Approaches to #GlobalEd: Understanding and Solving Global Problems

Jennifer D. Klein
“There’s no competitive advantage today in knowing more than the person next to you.  The world doesn’t care what you know.  What the world cares about is what you can do with what you know.” –Tony Wagner

Another essential goal of global education is to help students understand the roots of our most pervasive global problems, and to develop students’ ability to come up with new solutions.  Young people are often told they’re being prepared to lead change in the future, yet youth movements are creating real and immediate change as much as any other grassroots movements on the planet.  The truth is that young people can be catalysts of change now, but to do so they need to understand the history behind and nuances of our most pressing, borderless problems.  Even more importantly, students need their divergent and creative skills developed so that they can learn to ask good questions and ultimately develop innovative new solutions.

This requires a significant shift toward student-driven, inquiry-based pedagogies in the classroom; rather than teaching toward a set of known answers, we now need to foster classrooms where an unusual, unexpected answer is the best answer, and we are preparing students with the habits of mind which will allow them to navigate an uncertain, volatile future.  As teachers, we need to pose questions with many possible answers, and to help students see every answer as valuable and worth considering if it offers a constructive solution to the problems faced by our increasingly interconnected societies.

At the Moses Brown School and the Berkeley Carroll School, students chose from the Millennium Development Goals and worked in teams explore the nature of the problems underlying each goal–where these problems exist, what the repercussions are, and what solutions are being posed and tried by governmental and non-governmental organizations.  Using the platform of TakingITGlobal to connect with organizations and youth around the world, students worked together to analyze solutions, and each team presented on what they believed to be the best solution for their global problem in a particular context.  At Moses Brown School, 9th grade students produced videos and letters designed to persuade their student government to invest in the organization of their choice.  At the Berkeley Carroll School, students put on a global issues fair for their peers, to educate their broader community about a myriad of global issues and solutions.  Please note that both projects will be presented at the annual conferences of the National Council for Social Studies (November, 2013) and the National Association of Independent Schools (February, 2014).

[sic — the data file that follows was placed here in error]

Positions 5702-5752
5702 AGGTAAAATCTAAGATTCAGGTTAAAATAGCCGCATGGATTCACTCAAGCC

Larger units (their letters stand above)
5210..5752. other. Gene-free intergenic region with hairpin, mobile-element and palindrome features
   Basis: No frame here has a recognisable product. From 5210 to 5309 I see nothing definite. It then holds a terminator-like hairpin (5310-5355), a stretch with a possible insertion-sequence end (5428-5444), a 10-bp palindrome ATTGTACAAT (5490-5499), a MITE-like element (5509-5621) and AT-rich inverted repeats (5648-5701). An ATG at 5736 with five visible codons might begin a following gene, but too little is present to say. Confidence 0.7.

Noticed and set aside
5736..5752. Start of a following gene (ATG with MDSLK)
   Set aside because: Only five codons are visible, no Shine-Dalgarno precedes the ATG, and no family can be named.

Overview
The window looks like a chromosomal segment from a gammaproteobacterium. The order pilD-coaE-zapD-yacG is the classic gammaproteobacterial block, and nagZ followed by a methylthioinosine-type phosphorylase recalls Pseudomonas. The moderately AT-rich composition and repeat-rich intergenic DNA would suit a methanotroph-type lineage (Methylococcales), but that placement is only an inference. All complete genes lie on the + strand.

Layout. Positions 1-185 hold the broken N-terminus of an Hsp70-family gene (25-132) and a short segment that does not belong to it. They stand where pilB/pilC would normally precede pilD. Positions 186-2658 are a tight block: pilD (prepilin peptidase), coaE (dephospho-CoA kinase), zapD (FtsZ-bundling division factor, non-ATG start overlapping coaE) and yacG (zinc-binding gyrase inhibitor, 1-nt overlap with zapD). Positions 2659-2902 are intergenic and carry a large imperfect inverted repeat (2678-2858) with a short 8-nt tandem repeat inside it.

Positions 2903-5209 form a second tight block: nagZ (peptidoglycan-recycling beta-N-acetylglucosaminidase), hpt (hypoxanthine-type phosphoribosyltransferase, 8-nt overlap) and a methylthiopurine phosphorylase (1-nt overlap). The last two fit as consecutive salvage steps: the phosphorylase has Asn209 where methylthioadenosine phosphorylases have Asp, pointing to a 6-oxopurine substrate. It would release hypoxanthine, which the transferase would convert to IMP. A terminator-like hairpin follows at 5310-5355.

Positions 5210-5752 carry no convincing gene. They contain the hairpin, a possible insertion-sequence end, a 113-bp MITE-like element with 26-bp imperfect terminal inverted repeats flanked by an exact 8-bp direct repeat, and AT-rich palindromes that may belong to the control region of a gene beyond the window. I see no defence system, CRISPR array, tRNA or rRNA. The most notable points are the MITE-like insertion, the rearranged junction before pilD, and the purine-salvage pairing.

Try this in your classroom:  
Create a “global village” activity in which teams of students are given the roles of different countries–and their share of 100 pennies based on the actual economy of that country.  This can also be adapted to include objects for household use or other resources.  Give the whole class a set of everyday challenges (food for family, education for children, home, health care, clean water, etc.), and have students work in teams to determine how to best spend their limited money (be sure that no team has enough resources to afford everything, so that choices are required).

See an excellent, more developed model of a global simulation with middle schoolers at the Heifer Global Village.  This approach is not just for older students, either; see John Hunter’s extraordinary work with 4th graders through the World Peace Game.

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